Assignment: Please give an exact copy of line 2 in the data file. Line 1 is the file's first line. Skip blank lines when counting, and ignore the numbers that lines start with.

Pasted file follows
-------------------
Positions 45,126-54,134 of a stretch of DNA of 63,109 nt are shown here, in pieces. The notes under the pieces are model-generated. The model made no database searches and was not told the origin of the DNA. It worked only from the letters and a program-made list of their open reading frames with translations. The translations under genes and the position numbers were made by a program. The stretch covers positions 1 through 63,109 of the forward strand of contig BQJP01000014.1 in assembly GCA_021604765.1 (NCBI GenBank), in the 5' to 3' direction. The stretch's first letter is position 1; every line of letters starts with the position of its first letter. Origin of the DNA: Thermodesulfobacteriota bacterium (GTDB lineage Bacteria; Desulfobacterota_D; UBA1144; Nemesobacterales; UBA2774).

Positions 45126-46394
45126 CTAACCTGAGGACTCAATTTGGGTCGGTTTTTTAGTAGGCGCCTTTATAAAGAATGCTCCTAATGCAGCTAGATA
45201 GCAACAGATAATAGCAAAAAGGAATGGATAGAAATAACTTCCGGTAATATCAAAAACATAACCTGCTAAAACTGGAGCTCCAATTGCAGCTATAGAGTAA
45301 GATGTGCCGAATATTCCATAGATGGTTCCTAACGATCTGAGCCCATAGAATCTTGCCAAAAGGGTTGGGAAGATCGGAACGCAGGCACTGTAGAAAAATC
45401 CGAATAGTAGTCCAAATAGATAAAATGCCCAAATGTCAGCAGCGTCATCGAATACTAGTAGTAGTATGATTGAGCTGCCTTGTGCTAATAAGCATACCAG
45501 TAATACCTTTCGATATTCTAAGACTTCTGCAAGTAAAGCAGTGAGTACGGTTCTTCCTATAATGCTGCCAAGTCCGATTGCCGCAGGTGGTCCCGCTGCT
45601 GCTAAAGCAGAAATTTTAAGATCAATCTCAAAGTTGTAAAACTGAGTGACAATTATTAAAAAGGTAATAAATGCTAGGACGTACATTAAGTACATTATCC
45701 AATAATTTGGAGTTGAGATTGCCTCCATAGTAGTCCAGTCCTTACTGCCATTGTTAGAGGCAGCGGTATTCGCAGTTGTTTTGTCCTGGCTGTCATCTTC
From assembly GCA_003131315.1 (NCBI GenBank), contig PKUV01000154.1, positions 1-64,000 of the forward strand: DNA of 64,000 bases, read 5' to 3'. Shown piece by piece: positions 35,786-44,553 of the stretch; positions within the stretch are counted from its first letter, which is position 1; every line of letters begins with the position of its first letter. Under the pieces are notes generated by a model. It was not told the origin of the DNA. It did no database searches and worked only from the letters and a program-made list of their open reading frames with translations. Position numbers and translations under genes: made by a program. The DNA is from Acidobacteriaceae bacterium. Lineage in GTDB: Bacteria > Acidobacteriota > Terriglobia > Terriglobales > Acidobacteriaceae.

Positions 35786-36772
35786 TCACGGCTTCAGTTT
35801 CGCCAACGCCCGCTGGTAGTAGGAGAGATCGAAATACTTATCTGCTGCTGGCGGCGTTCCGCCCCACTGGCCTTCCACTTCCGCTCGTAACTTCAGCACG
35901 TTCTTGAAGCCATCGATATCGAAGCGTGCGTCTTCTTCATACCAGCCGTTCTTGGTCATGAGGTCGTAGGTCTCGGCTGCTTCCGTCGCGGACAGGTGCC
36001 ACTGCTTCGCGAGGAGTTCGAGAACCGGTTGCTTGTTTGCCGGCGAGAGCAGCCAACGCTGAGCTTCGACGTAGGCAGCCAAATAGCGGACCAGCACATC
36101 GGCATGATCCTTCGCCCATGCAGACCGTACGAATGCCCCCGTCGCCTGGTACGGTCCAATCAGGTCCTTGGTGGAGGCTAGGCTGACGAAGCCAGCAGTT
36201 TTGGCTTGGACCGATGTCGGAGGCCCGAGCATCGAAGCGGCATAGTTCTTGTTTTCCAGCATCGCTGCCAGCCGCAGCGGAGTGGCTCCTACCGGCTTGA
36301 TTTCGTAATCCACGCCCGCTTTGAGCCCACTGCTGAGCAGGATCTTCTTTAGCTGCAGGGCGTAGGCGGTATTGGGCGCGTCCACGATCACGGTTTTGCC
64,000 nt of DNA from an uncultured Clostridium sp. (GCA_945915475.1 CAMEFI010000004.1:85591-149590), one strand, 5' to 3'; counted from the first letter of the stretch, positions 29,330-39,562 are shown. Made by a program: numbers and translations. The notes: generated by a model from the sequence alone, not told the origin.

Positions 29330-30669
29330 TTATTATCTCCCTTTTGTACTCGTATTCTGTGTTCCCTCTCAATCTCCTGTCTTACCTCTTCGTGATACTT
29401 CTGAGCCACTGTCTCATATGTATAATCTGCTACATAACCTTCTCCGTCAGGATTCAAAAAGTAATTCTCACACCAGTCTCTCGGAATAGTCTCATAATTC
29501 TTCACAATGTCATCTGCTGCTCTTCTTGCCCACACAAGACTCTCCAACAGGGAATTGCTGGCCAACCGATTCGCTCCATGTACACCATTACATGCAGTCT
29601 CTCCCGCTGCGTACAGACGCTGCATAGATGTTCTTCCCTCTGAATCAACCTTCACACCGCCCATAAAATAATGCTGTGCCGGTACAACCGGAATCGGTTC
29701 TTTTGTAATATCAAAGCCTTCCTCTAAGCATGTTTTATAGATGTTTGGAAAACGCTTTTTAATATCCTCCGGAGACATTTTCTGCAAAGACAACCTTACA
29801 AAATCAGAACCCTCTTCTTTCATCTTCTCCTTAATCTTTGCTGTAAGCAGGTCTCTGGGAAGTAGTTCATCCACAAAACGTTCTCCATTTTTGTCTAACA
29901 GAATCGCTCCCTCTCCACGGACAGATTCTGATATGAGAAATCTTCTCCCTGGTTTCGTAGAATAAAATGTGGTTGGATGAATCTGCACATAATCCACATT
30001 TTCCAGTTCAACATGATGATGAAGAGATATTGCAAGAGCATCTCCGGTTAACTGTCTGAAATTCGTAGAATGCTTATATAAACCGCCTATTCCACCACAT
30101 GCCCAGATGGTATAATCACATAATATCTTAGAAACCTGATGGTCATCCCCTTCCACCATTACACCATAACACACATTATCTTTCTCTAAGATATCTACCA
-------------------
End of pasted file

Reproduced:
Positions 45126-46394